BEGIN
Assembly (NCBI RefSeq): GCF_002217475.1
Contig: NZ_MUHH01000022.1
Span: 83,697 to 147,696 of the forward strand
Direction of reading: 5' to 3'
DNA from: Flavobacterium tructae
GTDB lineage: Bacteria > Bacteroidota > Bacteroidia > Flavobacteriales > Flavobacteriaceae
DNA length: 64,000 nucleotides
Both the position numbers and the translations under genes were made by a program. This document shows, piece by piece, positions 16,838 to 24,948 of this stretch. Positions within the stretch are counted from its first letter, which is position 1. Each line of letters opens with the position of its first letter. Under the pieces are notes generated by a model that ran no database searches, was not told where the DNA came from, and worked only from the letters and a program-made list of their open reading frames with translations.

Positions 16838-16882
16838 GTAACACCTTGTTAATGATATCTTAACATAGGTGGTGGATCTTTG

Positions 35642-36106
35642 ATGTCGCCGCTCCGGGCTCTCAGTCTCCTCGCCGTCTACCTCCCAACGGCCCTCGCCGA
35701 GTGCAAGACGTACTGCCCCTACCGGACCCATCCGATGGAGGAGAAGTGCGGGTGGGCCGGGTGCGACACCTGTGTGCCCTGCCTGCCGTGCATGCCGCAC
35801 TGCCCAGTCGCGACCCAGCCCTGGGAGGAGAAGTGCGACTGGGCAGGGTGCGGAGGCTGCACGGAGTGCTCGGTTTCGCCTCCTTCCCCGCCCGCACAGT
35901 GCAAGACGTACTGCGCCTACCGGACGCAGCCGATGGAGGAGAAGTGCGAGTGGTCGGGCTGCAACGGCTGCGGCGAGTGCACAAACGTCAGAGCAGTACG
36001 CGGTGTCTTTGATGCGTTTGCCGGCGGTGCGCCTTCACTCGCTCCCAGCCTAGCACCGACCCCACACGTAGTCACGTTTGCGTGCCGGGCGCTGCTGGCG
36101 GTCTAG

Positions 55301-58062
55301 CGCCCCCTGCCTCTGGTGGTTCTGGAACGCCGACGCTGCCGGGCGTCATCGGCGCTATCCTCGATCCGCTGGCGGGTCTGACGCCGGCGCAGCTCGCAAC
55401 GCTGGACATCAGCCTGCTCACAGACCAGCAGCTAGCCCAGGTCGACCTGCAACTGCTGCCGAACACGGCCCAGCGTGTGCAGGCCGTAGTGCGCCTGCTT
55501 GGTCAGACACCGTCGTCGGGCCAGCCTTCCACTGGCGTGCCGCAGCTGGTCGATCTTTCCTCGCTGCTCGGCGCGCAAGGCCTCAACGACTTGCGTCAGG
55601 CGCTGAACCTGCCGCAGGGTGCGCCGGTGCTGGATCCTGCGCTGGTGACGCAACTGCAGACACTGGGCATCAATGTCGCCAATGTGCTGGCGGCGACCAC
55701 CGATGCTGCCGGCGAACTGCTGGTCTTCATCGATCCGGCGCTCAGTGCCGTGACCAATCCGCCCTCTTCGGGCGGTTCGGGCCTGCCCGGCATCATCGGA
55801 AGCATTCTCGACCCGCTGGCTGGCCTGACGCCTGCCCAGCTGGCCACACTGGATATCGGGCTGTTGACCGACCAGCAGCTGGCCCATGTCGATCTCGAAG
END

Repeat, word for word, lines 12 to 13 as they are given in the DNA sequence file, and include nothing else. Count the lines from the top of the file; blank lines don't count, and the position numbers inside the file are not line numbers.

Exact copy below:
35642 ATGTCGCCGCTCCGGGCTCTCAGTCTCCTCGCCGTCTACCTCCCAACGGCCCTCGCCGA
35701 GTGCAAGACGTACTGCCCCTACCGGACCCATCCGATGGAGGAGAAGTGCGGGTGGGCCGGGTGCGACACCTGTGTGCCCTGCCTGCCGTGCATGCCGCAC